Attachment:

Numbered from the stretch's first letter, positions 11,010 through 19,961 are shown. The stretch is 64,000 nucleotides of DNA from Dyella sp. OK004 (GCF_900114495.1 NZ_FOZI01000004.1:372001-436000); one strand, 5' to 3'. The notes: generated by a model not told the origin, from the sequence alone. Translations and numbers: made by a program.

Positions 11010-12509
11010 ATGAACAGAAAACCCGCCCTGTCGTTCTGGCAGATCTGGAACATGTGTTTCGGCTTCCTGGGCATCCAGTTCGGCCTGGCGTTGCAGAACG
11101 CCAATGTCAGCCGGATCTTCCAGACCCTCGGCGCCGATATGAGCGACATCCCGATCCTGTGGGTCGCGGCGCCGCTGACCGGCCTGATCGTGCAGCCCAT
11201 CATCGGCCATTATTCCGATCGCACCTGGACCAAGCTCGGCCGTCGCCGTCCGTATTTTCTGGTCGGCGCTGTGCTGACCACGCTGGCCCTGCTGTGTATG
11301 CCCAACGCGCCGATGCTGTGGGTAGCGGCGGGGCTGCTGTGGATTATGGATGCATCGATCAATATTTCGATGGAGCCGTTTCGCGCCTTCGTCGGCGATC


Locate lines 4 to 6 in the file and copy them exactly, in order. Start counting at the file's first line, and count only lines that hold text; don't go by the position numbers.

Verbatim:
11101 CCAATGTCAGCCGGATCTTCCAGACCCTCGGCGCCGATATGAGCGACATCCCGATCCTGTGGGTCGCGGCGCCGCTGACCGGCCTGATCGTGCAGCCCAT
11201 CATCGGCCATTATTCCGATCGCACCTGGACCAAGCTCGGCCGTCGCCGTCCGTATTTTCTGGTCGGCGCTGTGCTGACCACGCTGGCCCTGCTGTGTATG
11301 CCCAACGCGCCGATGCTGTGGGTAGCGGCGGGGCTGCTGTGGATTATGGATGCATCGATCAATATTTCGATGGAGCCGTTTCGCGCCTTCGTCGGCGATC